Performer(s): Gottfried Michael Konig, Karlheinz Stockhausen, et al.
Wergo - #6921 
The Big Box of 20th century modernism.  Four disks--one each devoted to the music of Stockhausen, Cage, Ligeti, and Rihm--to celebrate Wergo's 40 years at the cutting edge.  An outstanding collection and a must have for the serious collector of contemporary music--even if you have some of the pieces on other recordings. 

Rapture / An American Abroad / Jasper
Composer: Michael Torke
Performer(s): Currie, Alsop, Royal Scottish Nat'l Orch
Naxos - #8559167 
Michael Torke is among the most talented of the younger generation of American composers. In the past few years he has risen to international prominence with an exciting series of orchestral and ensemble works that explores a unique fusion of jazz, rock, and more traditional classical influences Captured beautifully here are three pieces Torke wrote while serving as composer in residence at the Royal Scottish National Orchestra, Jasper, An American Abroad and the energetic percussion concerto, Rapture, with Colin Currie, soloist. 

Footprints in New Snow
Composer:  Christos Hatzis
 Cbc Enterprises - #1156-2 
Footprints in New snow is an electroacoustic composition for tape  based on prerecorded katajjaq, the vocal games of the Inuit by the Greek-born, Canadian composer Christos Hatzis. The material was recorded on location at Iqaluit and Cape Dorset at Baffin Island from June 15-26 along with interviews with throat singers, respected elders of the community and various environmental sounds of the north. This extensive material was subsequently edited and incorporated in the composition using digital sampling and digital audio technologies.  The results are fascinating, often mesmerizing.

Bram Stoker's Dracula
Composer: Wojciech Kilar
Performers: Cracow Philharmonic Chorus, Polish National Radio Symphony Orchestra (Katowice), Antoni Wit (conductor). Marco Polo
Wojciech Kilar is best-known for his film music although he is also an outstanding composer of orchestral works.  Few people alive are better are capturing musical moods and creating a sound world that perfectly matches the images they illustrate.   Born in Poland in 1932, and having studied at the Katowice State Music School, he eventually arrived in Paris as a student of Boulenger. He had composed for over one hundred Polish films before moving into the Hollywood industry.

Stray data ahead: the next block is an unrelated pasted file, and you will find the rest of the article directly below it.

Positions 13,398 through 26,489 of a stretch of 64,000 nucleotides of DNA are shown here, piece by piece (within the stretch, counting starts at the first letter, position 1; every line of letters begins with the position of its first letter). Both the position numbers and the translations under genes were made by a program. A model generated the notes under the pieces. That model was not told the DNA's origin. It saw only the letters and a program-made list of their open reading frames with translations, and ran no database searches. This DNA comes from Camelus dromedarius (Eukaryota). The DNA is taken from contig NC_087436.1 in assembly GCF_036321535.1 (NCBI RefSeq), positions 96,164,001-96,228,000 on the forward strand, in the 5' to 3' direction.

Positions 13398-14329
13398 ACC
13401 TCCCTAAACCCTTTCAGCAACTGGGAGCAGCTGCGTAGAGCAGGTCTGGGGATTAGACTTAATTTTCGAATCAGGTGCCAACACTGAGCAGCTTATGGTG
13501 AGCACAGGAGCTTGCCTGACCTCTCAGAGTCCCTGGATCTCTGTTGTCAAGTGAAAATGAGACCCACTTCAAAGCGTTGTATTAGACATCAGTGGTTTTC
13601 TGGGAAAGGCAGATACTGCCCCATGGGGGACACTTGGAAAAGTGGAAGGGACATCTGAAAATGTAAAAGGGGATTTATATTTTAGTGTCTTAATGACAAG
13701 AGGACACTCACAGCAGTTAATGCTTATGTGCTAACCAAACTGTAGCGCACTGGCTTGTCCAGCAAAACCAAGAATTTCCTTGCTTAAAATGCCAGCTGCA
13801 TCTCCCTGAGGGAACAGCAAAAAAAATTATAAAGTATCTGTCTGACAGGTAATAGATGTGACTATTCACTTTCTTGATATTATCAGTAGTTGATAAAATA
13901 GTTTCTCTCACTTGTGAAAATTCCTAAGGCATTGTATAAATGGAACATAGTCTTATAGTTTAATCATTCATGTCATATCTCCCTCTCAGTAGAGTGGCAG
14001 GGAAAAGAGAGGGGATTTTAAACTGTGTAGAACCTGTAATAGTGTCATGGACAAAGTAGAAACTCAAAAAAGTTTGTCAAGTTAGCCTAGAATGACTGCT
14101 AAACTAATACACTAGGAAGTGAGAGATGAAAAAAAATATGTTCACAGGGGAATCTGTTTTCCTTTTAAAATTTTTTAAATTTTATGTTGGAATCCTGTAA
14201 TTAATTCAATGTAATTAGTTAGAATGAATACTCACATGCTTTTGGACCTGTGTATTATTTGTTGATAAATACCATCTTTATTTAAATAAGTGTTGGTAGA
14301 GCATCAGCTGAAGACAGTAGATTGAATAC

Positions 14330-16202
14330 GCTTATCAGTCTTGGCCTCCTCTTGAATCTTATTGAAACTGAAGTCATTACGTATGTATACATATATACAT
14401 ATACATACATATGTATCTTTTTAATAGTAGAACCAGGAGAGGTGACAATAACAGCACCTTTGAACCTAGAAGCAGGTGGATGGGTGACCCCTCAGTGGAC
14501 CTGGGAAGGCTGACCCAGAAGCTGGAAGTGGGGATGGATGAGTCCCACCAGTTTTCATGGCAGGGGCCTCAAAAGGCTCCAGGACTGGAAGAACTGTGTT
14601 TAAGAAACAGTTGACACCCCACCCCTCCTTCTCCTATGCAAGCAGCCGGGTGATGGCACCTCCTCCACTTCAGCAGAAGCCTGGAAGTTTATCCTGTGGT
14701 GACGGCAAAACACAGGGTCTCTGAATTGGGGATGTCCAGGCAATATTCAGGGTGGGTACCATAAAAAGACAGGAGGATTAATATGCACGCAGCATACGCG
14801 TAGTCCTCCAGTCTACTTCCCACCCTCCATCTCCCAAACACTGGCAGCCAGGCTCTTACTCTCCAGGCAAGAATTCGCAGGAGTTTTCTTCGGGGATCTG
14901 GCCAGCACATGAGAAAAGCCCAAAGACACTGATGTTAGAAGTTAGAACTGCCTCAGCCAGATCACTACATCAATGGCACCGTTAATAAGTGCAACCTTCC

New American Piano Music
Composer(s): David Rakowski, Henry Martin, et al.
  Performer: Teresa McCollough
innova 552
 Pianist Teresa McCollough reviewed more than 300 original piano compositions by American composers.  and  picked the best seven to include on her recital programs and national tours.  The result is a exciting and adventuresome program of contemporary music in a variety of approachable styles and of uniform high quality. 

String Quartet No. 3
Composer: Arnold Bax
 Performer(s): Maggini Quartet
Label: Naxos - #8555953 
 The last and longest of Bax's published quartets sounds like a combination of  his earlier two, although that's not bad. Outdoorsy, English cow patty music that sounds best after a spirited day afield, in the company of a big slobbering dog, blowing the heads off small game with a James Purdey, London, shotgun, followed by a good cigar and  an Irish whiskey by the fireplace.  Ah, sweet motherland. 


Lo the Full Final Sacrifice & Other Choral Works
 Composer: Gerald Fenzi
 Performers:  Choir of St John's College, Cambridge / Christopher Robinson, conductor
Of Italian Jewish ancestry, Gerald Finzi was among the most English of composers, spending much of his life in the countryside of Hampshire and later near Newbury. His interest in earlier English music and in English literature is  reflected in these settings of choral works performed splendidly by the Choir of St. John's College. 


Fall of Berlin / Unforgettable Year 1919 
Composer: Dmitry Shostakovich
Performer: Ellena Alekseyeva, piano / Moscow Capella & Youth Chorus / Moscow Symphony Orchestra / Adriano, conductor 
Marco Polo - #8223897 
Shostokovitch was so often in trouble with the authorities that often the only music he could get recorded was zippy patriotic anthems to accompany propaganda films.  Fortunately, he had a great knack for creating a hook and his film work was well-known to a populace that had never heard his more important modernist pieces because they had been supressed.  The pieces heard here are fine examples of Shostokovitch ability to walk the fine line between blarney and satire.